Structural Insulated Panels

Electrical and SIPs


Rob our electrician has been patiently drilling away into our SIPs panels - this is one of the numerous challenges that brings into question the efficiency of the SIPs process.  Even with the pre-cut chases, at every corner and from wall to ceiling, in many cases Rob has had to cut out access holes to get at and pull the wires.

We had more visitors at the site on Friday (from two great local architecture firms Studiotrope and Insitu), and they spoke of a SIPs process where electrical conduit and boxes are installed as part of the fabrication process vs. in the field.  I guess if you can coordinate everything down to the last 1/2”, it would be advantageous to do it this way.

If you are building with SIPs, make sure your installers place the panels at the intended interior/exterior orientation, and that each corner is drilled out for continuous chase access.  Also, make sure each chase is well marked.  We had a few panels that are square and symmetrical which were installed backwards - an easy mistake to make, but it has created confusion when trying to pull wires, because the chase marks are no longer visible.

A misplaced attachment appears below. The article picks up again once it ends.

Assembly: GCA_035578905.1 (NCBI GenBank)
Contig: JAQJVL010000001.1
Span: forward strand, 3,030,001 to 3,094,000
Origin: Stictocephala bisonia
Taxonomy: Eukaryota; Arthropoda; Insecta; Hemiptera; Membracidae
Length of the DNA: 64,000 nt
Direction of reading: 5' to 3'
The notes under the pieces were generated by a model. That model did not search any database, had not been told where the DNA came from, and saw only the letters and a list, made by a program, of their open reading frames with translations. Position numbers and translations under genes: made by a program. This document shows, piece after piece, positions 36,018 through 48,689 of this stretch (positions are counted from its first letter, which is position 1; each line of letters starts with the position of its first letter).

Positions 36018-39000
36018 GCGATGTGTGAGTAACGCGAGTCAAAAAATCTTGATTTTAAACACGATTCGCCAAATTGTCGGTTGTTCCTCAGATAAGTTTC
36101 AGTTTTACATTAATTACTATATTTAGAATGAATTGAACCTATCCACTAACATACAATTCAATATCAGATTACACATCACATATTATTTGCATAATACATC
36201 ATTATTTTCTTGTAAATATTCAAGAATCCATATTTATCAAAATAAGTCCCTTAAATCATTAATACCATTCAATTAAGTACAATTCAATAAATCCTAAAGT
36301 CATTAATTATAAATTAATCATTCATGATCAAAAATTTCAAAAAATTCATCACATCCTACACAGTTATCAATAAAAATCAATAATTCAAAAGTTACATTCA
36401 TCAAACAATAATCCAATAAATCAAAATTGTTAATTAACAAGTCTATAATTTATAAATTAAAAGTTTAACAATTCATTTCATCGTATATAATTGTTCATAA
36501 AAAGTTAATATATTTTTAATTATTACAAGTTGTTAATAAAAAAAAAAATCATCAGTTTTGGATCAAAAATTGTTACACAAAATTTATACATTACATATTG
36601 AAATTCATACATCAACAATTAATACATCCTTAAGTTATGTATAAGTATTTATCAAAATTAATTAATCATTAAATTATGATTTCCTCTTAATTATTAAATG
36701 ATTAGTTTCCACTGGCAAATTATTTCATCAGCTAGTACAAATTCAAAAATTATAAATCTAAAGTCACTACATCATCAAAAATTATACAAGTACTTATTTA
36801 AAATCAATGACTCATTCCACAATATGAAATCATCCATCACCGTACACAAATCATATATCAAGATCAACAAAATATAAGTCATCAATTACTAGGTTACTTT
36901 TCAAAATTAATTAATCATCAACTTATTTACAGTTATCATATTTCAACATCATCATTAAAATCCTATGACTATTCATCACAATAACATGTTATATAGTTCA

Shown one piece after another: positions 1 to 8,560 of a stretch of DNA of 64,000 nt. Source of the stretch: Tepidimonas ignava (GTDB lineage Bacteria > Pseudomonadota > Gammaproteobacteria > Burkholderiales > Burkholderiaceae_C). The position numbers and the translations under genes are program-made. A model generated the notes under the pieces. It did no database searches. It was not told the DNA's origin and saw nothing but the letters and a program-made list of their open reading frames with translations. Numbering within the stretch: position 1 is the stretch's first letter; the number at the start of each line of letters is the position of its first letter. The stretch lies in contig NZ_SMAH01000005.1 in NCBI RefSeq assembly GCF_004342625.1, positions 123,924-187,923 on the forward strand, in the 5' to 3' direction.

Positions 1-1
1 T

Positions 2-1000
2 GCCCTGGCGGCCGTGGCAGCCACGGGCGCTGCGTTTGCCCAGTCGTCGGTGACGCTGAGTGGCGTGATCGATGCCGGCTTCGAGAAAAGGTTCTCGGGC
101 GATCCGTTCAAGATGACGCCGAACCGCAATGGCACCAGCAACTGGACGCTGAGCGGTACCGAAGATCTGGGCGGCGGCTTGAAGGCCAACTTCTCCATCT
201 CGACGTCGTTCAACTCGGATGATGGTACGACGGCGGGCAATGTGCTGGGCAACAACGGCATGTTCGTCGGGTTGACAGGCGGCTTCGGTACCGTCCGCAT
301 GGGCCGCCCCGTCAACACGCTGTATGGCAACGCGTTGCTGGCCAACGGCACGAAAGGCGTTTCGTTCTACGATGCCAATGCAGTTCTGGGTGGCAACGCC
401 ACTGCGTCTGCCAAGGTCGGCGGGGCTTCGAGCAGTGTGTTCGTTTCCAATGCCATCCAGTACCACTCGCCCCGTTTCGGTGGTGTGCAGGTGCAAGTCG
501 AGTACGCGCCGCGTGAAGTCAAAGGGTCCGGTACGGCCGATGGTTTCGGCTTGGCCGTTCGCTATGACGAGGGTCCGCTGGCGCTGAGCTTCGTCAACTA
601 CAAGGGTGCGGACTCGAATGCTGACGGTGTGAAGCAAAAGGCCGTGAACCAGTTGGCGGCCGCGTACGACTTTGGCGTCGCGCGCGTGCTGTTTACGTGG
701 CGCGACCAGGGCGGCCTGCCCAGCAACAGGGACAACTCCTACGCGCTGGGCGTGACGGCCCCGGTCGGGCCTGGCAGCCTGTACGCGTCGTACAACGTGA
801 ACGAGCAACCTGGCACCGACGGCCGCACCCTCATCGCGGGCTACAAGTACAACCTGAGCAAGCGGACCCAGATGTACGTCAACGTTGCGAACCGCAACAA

We will be using SIPs (Structural Insulated Panels) for the exterior and roof of the house. Although the cost is a bit more than conventional framing and cellulose insulation, the benefits are numerous: Increased insulating value with foam, straight and plumb walls (presumably), and reduced waste. Unfortunately, however, you cannot use recessed cans in the roof panels at the 2nd floor level, so we’ll make some adjustments to the original lighting scheme.

Note: For information on SIPs, visit

Contractor Selection

A big day for us - we’ve made the decision on which contractor to use for our project.  It’s been a challenging process, as the final three were all very qualified, and some had experience in areas that we valued a lot.

Ultimately, the one with extensive SIPs experience won out, in that he is comfortable with them, and will not be charging us a significant premium for framing all the exterior walls with them.  It’s amazing how many contractors in the Denver area do not even know what SIPs are!

Many of the custom home-builders are charging a premium for their services in Denver.  Even though the market as a whole may be slowing, custom outfits in the metro area still aren’t hungry yet.

We are very happy to have made this milestone, and now the focus is on getting the permit set into the city and the project started ASAP!